Remember the Importance of Fire Safety While Camping


Remember the Importance of Fire Safety While Camping

Most wildfires start with a spark, and many of those sparks are caused by people.  As summer approaches, and we prepare for spending some quality time in the great outdoors, it's important to be mindful of fire prevention.  Let's take a look at a few things to consider in order to keep the risk of fire to a minimum while camping or hiking.

 

Pay Attention to the Weather

We all enjoy the warm, dry weather that summer brings, but this is also the time of the year when fire danger is the highest.  Wind is another major contributor to wildfires as even the smallest of embers can be transported over long distances.  The good news is that there are many different fires that you can build that are designed for these conditions.  However, it's important to plan ahead and know how to adapt once you get on site, and looking at the weather forecast is the best way to prepare accordingly.

 

Extinguish Embers

Embers can continue to burn, sometimes for days, after being covered with dirt or mixed with ash.  I was reminded of this recently when our ash bucket was still burning three days after it was filled with the remnants of our last fireplace fire.  We went out of town for the weekend, and when we came back the bucket was red hot and smoldering.  We thought that the embers were extinguished and that the ash would keep oxygen from fueling any remaining hot spots.  We were wrong, and we were also lucky.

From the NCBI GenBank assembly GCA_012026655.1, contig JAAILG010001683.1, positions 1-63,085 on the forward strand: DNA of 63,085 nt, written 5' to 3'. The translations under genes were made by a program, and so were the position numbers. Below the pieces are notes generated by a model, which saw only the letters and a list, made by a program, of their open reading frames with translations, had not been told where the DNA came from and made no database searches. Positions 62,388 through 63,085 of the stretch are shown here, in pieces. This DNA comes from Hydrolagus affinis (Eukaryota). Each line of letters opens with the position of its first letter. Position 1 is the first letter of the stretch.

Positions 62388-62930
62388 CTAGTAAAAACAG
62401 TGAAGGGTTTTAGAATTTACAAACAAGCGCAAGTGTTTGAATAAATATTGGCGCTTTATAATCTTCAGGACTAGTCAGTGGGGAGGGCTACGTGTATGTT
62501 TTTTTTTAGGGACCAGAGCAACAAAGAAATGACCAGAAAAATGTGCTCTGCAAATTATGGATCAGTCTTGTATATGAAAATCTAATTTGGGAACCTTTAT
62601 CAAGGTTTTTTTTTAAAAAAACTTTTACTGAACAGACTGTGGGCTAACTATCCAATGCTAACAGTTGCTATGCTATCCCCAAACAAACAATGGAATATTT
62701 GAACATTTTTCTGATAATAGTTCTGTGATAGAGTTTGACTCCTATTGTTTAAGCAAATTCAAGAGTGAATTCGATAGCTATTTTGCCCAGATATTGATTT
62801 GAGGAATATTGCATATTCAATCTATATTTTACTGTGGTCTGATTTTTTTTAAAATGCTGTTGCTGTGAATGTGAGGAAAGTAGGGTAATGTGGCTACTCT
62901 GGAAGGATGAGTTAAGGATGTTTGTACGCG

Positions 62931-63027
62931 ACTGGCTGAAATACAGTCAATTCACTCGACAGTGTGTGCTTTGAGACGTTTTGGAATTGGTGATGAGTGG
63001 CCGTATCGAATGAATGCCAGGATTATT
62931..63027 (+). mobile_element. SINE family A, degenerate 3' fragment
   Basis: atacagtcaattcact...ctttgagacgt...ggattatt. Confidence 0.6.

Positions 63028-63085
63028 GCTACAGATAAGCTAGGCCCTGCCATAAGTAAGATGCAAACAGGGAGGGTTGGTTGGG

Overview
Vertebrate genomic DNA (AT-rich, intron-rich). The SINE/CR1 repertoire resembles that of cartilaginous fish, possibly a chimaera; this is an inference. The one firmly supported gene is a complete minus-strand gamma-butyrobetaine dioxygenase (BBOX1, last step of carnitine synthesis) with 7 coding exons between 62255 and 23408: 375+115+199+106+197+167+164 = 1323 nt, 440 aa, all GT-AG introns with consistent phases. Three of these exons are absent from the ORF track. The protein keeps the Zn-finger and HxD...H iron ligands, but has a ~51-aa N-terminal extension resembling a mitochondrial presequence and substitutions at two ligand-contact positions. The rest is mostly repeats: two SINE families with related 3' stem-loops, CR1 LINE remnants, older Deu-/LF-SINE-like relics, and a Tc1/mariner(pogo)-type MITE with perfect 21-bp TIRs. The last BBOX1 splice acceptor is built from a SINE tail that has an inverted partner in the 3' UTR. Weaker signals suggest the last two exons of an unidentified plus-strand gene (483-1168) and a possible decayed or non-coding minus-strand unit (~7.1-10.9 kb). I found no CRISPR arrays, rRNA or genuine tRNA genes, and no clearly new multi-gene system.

While the bucket was situated a few feet away from any structures, the winds were very high while we were gone, and some of the contents were carried and deposited next to the house and near some dried wood that was on the other side of the yard.  Always remember that embers may look like they're extinguished or unable to burn if buried, but it only takes a small hot spot to keep the process of combustion going. 

 

The best thing to do when trying to extinguish fires is to spread the embers and ashes over a wide area away from combustible material.  Cover them with a generous amount of water, dirt, ash or sand, and try to break up the larger pieces.  This will cause them to burn out more quickly while minimizing the chances of hot embers from igniting other remnants of the fire.  Most importantly, never leave the site unattended until you know that the embers have been extinguished.

 

Be Careful With Cigarettes

A lot of people don't consider the risk of fire from discarded cigarettes or cigars that have not been fully-extinguished.  This is particularly true when campers from wetter parts of the country camp in locations that are arid.  Don't toss butts out the window while driving, don't flick them into the area surrounding the campsite, and make sure that butts are completely extinguished, buried or discarded appropriately before leaving the area as well.  Careless smoking has caused just as many wildfires as lightning or campfires.

 

Have Water or Dirt Handy

Finally, try to keep some dirt or water handy just in case you need to quickly douse a fire.  Since fires can spread at a phenomenal rate, you may not have time to fetch water or shovel dirt or sand.  While the emergency supply you have on hand may not be enough to completely-extinguish the fire, it can buy you some time in order to gather material to finish putting it out.

 

Take time to consider these and other things that you can do to minimize the risk of fire while you're hiking or camping.  The more you do now can go a long way to ensure that you have a safe and enjoyable time in the outdoors.